Mutual funds charge annual fees regardless of the fund's performance, and the higher a fund's expense ratio, the more the mutual fund manager must outperform the market to offer investors a better return than low-cost, index-tracking funds which are not actively managed and have fewer operating expenses. The most popular index-tracking mutual fund, the Vanguard 500 Index, has an expense ratio of just 0.18%. The Financial Industry Regulatory Authority (FINRA) provides an online tool for comparing mutual fund expense ratios at

Taxes & Turnover

At the end of each year, mutual funds are required to pay out all gains on investments to shareholders or pay corporate income tax on such gains. Investors receiving end-of-year distributions from mutual funds must pay capital gains tax on those distributions (unless the mutual funds are held in a tax-deferred account such as a 401(k) or IRA). Investors should be especially careful not to invest in mutual funds close to the end of the year (or distribution date), since they will be taxed on capital gains that occurred before they bought into the fund.

Since distributions are only made (and taxes paid) on gains that have been realized, funds that have low turnover typically carry lower tax liabilities for investors. In basic terms, turnover is the percentage of a fund's assets that change over the course of a year. If a mutual fund had sold all the stocks it had on January 1, 2008 by December 31, 2008, its annual turnover would be 100 percent. "Paper" gains (or losses) due to changes in asset prices are not "realized" until the fund sells the asset in question. According to John Bogle, the founder of index fund company Vanguard and a well-known champion of index funds, the average turnover for actively managed funds increased from 65 percent in 1975 to 90 percent in 2000.[3] In a widely cited paper published in the Journal of Finance, researcher Mark Carhart associated each 100 percent increase in mutual fund turnover with a 0.95 percent decrease in average return.[4] .

Tax-conscious fund managers can minimize tax liability by pairing capital gains realized by selling well-performing stocks with capital losses realized by selling poor-performing ones. Index funds, which may make only 15-20 transactions over the course of a year as stocks enter and exit indexes, typically carry turnover rates of around 5 percent and result in lower tax liability for investors.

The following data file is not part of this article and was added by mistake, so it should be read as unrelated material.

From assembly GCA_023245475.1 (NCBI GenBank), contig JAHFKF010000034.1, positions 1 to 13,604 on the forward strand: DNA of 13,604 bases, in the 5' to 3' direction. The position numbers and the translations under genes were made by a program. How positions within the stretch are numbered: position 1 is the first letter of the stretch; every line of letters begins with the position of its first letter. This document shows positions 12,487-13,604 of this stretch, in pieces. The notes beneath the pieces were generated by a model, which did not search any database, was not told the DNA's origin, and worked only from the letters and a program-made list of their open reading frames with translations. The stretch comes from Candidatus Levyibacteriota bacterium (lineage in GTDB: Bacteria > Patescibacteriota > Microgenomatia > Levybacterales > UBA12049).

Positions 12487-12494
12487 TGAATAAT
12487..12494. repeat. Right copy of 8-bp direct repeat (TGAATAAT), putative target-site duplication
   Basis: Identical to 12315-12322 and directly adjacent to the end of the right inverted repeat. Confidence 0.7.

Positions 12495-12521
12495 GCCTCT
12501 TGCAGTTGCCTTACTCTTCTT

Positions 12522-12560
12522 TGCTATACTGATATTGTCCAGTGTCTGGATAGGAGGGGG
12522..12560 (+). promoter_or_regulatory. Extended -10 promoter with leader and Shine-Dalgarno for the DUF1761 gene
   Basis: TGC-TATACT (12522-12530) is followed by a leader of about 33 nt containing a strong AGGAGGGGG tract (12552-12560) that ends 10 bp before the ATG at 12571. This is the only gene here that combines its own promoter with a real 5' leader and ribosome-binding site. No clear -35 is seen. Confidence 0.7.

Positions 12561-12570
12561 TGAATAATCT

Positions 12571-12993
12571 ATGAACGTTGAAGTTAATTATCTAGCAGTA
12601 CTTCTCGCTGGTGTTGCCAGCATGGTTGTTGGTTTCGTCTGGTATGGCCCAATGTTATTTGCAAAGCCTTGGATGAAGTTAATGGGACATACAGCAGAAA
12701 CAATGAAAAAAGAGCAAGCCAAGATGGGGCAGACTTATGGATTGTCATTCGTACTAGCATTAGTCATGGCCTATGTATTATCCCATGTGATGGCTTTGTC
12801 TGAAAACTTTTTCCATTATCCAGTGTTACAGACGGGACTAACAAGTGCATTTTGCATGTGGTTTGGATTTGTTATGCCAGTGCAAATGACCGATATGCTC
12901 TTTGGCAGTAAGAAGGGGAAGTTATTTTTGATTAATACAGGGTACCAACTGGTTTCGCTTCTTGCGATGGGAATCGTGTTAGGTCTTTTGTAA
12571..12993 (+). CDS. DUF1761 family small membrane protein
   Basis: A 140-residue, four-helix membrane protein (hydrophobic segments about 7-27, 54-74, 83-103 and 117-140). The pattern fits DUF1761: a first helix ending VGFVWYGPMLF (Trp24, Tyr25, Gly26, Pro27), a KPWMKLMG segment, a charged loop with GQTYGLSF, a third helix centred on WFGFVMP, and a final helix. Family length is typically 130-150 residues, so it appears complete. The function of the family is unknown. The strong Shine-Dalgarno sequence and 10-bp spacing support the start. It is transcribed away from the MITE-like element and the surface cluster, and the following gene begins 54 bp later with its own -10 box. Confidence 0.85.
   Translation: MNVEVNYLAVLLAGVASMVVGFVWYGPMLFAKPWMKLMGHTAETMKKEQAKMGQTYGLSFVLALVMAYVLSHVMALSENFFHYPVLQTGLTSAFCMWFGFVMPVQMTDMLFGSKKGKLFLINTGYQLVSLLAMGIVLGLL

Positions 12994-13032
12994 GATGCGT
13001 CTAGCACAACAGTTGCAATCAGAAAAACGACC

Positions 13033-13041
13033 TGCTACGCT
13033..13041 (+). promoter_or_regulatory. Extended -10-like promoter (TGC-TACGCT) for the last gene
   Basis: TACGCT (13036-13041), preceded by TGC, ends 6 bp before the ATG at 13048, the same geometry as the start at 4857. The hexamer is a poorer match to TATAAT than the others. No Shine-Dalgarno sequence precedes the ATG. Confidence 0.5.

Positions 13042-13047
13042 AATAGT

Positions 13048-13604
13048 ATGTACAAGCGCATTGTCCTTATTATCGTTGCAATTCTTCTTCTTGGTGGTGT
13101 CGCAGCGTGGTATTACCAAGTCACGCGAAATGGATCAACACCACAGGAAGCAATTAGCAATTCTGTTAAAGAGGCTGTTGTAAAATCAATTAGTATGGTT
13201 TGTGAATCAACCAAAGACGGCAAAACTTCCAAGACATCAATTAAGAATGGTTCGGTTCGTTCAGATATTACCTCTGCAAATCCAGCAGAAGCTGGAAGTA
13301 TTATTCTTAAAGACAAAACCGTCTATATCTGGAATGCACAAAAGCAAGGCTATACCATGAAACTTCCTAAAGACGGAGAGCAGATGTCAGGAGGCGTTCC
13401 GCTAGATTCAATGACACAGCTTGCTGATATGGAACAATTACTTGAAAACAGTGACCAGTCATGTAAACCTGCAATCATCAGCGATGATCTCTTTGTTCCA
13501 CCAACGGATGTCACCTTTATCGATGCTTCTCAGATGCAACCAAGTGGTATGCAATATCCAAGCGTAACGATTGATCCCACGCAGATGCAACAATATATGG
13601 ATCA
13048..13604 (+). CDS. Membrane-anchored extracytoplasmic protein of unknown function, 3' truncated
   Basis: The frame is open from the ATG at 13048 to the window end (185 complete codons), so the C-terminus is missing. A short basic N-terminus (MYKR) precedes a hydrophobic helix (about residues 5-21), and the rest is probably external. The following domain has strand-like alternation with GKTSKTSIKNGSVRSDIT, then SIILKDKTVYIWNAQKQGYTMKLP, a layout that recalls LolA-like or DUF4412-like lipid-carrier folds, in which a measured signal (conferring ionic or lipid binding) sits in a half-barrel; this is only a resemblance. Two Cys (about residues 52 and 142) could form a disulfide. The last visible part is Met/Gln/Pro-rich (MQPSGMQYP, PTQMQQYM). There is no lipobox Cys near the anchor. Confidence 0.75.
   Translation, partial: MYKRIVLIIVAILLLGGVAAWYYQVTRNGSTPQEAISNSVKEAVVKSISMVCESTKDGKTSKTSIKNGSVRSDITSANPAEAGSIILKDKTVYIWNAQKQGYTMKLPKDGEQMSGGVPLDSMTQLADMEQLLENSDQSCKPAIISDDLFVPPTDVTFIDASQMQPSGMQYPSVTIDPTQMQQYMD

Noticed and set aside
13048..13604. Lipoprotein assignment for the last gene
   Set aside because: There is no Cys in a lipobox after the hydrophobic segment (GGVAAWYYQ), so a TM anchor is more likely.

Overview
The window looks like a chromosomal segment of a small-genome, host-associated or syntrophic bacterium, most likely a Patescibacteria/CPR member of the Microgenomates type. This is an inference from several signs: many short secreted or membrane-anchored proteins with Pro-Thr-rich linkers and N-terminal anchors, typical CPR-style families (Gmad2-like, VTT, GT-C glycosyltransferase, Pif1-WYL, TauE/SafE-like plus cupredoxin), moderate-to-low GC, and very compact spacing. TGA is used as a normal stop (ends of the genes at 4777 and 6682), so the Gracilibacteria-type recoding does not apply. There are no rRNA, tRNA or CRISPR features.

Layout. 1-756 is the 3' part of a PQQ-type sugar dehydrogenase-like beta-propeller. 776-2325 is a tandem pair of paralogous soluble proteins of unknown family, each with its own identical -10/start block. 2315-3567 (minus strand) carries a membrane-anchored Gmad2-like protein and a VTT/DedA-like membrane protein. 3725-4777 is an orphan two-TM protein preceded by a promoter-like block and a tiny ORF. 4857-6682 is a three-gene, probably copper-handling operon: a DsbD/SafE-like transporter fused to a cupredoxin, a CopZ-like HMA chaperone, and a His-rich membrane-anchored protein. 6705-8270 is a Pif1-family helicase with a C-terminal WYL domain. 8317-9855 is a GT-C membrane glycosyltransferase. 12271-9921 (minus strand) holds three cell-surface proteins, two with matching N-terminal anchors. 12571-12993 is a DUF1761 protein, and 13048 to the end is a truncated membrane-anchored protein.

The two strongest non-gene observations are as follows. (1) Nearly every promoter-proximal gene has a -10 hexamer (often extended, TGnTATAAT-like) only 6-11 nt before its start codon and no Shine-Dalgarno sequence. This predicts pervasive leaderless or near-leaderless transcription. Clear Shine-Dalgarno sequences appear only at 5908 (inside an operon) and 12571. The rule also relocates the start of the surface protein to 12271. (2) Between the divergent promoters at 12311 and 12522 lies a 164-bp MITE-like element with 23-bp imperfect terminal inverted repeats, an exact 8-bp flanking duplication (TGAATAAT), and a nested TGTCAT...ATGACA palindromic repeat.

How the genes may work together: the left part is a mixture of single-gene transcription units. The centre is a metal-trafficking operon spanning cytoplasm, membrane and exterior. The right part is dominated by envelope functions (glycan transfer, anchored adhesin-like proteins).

The 'tax efficiency' of most mutual funds is calculated and reported by some fund rating organizations (e.g. Lipper).

People often hold tax-inefficient funds in their IRA or 401K accounts where there is no tax consequence, and hold tax-efficient funds in their taxable accounts.

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Since mutual funds typically pay brokers and other investment advisors on a commission basis when one of their clients buys shares in a fund, advisors sometimes recommend that their clients "churn" through various funds, frequently buying and selling shares and thereby generating more fees. Due to the entry and exit loads imposed by many funds, as well as the potentially negative tax consequences of frequently realizing gains and losses, churning funds typically reduces portfolio return.

Mutual Fund Performance

Once fees for actively managed mutual funds are taken into account, approximately 75 percent of such funds underperform the S&P 500.[5] According to John Bogle, mutual funds' average annual return from 1984 to 2002 was 9.3 percent, compared to 12.2 percent for the S&P 500.[6] Despite widespread publication of this chronic underperformance, mutual funds continue to remain popular among investors, with the Investment Company Institute reporting a record-high $12 trillion in U.S. mutual fund assets at the end of 2007.[7]


  1. Investment Company Institute. 2008 Fact Book 70.
  2. Investment Company Institute. 2008 Fact Book 72.
  3. David Blanchett. The Pre-Tax Costs of Portfolio Turnover.
  4. David Blanchett. The Pre-Tax Costs of Portfolio Turnover.
  5. Felix Salmon (Nov. 18, 2008). Yes, Fund Managers Really Do Underperform.
  6. John Bogle (Jul. 8, 2003). The Emperor's New Mutual Funds.
  7. Investment Company Institute. 2008 Fact Book 23.